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UCSD Scientists Warn Of Ocean Acidification in Cancún

Growing Threat To Health Of World’s Oceans

Audio

Aired 12/8/10

UCSD researchers say action is needed now to keep carbon dioxide from making the world's oceans more acidic. The scientists are highlighting the problem at a climate summit in Cancún, Mexico.

UCSD researchers say action is needed now to keep carbon dioxide from making the world's oceans more acidic. The scientists are highlighting the problem at a climate summit in Cancún, Mexico.

Scripps Institution of Oceanography researchers say more acid in the ocean depletes calcium carbonate which is needed for corals, snails and other marine life to make their shells.

The director of the Scripps Institution of Oceanography is Tony Haymet.

He said reducing the threat of ocean acidification means reducing carbon emissions that come from natural gas, oil and goal - the same gases linked to climate change.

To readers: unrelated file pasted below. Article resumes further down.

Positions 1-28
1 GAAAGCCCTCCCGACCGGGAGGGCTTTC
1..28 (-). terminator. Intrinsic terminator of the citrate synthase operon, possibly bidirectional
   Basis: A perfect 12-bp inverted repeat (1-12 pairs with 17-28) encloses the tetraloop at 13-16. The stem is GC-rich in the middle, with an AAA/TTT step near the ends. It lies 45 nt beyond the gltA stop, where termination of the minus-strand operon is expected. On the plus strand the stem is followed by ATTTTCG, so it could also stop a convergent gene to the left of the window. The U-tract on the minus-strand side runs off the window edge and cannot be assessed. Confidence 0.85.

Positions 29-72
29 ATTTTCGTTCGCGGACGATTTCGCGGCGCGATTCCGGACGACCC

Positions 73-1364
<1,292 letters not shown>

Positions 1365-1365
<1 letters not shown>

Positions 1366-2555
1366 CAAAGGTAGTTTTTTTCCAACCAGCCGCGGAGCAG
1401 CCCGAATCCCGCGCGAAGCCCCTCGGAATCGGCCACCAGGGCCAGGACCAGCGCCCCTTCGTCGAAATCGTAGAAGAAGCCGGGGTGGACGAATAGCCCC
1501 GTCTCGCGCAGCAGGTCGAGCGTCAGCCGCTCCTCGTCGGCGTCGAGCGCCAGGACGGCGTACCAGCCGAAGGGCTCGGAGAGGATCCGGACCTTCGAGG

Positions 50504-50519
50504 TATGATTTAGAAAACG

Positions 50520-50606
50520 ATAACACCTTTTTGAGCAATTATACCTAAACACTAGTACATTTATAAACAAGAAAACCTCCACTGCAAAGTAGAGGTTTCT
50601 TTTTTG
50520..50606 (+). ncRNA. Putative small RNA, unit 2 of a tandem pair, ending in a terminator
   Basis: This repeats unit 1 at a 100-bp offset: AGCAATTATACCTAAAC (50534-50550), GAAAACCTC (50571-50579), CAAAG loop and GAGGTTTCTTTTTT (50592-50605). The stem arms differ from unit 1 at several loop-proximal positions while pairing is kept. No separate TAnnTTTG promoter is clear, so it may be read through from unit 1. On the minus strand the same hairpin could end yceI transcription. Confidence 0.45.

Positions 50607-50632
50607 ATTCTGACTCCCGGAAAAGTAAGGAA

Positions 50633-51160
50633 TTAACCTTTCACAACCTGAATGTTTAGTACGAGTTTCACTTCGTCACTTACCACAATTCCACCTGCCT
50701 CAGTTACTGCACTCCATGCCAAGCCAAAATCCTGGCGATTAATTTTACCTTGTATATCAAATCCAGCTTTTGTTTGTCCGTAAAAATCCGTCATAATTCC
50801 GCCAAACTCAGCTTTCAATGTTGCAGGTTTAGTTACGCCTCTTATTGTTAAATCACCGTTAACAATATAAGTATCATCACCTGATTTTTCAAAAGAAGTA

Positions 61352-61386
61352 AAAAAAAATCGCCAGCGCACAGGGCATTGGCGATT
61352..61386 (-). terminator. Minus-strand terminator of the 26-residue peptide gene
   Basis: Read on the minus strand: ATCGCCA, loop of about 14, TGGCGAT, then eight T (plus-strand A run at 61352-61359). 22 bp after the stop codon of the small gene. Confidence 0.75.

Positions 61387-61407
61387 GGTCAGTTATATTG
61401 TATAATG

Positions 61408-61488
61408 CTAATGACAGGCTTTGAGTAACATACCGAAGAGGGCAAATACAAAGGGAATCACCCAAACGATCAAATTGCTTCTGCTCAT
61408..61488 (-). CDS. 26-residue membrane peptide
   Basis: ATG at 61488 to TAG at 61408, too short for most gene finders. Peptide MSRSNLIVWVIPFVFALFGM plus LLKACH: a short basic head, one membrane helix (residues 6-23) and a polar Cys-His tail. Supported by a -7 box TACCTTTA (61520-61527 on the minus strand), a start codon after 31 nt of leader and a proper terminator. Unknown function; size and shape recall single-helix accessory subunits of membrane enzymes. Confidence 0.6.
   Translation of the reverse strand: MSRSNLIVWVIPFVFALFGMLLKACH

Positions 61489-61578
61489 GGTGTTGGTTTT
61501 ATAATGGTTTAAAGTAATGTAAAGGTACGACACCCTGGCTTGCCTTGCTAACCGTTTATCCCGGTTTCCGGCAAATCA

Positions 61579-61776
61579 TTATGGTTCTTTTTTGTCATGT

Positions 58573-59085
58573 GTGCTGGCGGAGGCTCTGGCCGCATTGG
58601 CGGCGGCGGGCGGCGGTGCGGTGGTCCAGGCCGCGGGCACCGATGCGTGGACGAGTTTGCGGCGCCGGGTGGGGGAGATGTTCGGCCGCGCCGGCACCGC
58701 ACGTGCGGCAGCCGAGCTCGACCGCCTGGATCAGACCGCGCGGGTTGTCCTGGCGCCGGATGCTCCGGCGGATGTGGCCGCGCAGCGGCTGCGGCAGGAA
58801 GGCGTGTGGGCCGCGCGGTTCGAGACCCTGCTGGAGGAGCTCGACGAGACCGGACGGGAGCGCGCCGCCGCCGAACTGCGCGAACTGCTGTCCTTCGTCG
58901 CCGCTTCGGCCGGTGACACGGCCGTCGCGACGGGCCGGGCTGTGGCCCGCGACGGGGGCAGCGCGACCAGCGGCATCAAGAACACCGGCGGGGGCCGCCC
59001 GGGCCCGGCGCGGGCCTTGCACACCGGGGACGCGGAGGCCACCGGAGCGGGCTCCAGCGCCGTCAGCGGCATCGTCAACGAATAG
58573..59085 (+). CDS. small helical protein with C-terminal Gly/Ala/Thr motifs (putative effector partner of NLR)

"The only way we know how to do it now is to stop putting the CO2 in the atmosphere," said Haymet in a phone interview from Cancún. "The minute it goes into the atmosphere it's rapidly distributed around the world; and since 71 percent of the world's surface is covered with ocean, it dissolves into the ocean."

Haymet said sea urchins off San Diego's coast is one species that could be harmed by ocean acidification.

While not popular here, the urchins are exported as delicacies to Asia.

"Many organisms in the ocean make their shells out of calcium carbonate," explained Haymet. "And so if you change the ocean chemistry where carbonate is hard to find, then you make it hard for them to make their shells."

Haymet said which commercial fishery or marine ecosystem will be affected first by ocean acidification requires more scientific study.

Scripps Institution of Oceanography scientist David Keeling is credited with pioneering the measurement of ocean acidification more than 20 years ago.

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